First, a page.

The Superficial Value In Refinishing/Refurbishing Rolexes: A Watchmaker’s Rant
by Ashton Tracy
Sitting in my living room one evening sipping on a neat Grey Goose, I got to thinking about the current state of watch collecting.
I had recently read Derek Weinberg’s story, The Current State Of The Pocket Watch: It’s Better Than You Might Think, which got me thinking about modern horology in general.
But first, here’s a brief anecdote that explains the background to this rant.
It was the British Horological Institute’s 150th anniversary, and I was a young watchmaking student attending a WOSTEP partnership school at the time, the British School of Watchmaking. The WOSTEP students, including myself, were honored to be seated at the table with Dr. George Daniels and his good friend Andrew Crisford.
I remember this dinner well: it was the first time I had seen an F.P. Journe watch in person, which graced Crisford’s wrist. Seeing the F.P. Journe, however, was not the highlight of the evening, dining with Daniels as an 18-year-old watchmaking student is clearly the winner there.
There were so many great horological names in attendance that weekend: Peter Speake-Marin, Stephen Forsey, the chaps from Frodsham, and, of course, the British Horological regulars such Justin Koullapis, Allan Middleton, Timothy Treffry, and Jim Arnfield, as well as Quill & Pad’s own Ian Skellern.
My good friend Scott (who went on to work for Roger Smith) and I sat in the pub on the Sunday evening chatting with Peter Speake-Marin about his watchmaking journey, imbibing multiple pints of beer. Speake-Marin wisely convinced us to blow off school the following day and continue taking in the BHI 150th anniversary celebrations.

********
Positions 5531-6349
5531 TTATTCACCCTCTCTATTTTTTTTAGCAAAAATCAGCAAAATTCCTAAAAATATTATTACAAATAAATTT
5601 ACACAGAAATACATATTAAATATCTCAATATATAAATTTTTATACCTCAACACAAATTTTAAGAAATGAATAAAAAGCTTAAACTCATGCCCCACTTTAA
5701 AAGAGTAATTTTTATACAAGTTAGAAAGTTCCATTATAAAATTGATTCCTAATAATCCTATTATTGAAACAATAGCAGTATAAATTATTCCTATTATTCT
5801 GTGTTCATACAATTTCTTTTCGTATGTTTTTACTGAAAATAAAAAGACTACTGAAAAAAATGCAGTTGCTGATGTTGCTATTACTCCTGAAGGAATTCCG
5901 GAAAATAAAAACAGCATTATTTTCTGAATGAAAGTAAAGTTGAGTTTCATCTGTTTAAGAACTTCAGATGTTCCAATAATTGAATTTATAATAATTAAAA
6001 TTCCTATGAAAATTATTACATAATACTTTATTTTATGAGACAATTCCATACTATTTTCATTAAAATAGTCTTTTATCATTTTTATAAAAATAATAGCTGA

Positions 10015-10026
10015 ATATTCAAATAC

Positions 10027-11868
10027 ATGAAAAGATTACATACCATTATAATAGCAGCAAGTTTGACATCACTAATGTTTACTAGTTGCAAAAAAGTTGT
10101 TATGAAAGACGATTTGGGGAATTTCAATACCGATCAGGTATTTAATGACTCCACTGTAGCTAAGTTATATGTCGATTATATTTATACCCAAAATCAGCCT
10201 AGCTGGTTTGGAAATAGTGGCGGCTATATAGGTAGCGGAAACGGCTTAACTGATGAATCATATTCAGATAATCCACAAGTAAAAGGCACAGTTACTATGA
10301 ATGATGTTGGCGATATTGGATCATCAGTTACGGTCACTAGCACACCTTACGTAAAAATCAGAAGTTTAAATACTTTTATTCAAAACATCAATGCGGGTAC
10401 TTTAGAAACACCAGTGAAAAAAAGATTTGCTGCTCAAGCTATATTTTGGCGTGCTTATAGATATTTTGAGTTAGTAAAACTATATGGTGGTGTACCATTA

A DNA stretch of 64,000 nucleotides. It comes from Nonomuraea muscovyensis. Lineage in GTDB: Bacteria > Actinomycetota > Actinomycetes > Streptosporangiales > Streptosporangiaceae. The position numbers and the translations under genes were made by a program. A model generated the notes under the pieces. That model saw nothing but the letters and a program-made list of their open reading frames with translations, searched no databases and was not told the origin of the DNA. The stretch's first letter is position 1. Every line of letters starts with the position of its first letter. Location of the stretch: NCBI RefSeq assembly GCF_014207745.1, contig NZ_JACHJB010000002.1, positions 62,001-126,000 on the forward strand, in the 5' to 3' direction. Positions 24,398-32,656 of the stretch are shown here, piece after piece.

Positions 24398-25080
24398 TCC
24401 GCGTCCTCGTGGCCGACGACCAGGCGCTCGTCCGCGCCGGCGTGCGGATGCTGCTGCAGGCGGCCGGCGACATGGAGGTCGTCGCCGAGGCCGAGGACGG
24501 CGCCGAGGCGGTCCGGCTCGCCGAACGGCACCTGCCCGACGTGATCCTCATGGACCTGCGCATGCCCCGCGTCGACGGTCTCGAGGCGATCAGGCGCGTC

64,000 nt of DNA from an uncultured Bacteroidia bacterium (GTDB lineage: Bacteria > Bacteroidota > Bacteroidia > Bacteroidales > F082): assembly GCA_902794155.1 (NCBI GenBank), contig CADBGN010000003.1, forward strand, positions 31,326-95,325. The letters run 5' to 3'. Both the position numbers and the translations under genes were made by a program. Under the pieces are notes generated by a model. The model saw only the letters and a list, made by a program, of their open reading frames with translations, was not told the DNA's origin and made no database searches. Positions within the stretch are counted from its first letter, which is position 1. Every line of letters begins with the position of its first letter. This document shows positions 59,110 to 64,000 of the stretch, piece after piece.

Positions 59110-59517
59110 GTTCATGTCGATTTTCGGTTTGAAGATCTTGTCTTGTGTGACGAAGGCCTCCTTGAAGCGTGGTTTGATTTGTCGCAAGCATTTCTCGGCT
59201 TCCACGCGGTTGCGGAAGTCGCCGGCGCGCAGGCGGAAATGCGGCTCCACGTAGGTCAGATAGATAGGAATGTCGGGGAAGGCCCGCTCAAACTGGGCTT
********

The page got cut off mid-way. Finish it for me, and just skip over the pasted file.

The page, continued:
When were we going to get another chance like this? The answer was never. And I have never to this day been in a room with so many horological greats, and I doubt that I ever will.
I had separately met many of these individuals before. Arnfield once journeyed to our school as he was friendly with Allan Burtoft, the man I owe my horological education to (patiently teaching my cocky 18-year-old self horology as I was nursing the odd hangover or two).
Arnfield brought along an incredible selection of watches for us to view. One I remember in particular was a Breguet pocket watch with a ruby cylinder escapement: this watch was truly a delight to see and I could understand how manufacturing such a movement was truly an outstanding accomplishment.
So, why exactly am I taking you through this educational watchmaking experience?
I am a contributor to multiple watch-related forums. I constantly see questions asked such as “who is the best watchmaker around to service this” and similar.
The same answers usually come up, but the thing I find so interesting is that the answers usually involve those who do the “prettiest” superficial work. In a word: case refinishing. And in other words: huge chamfers on Rolex cases, perfectly flat surfaces, and well executed sunburst patterns.
These watch restorers are often considered the best of the best, but I maintain that little regard is given to the movement.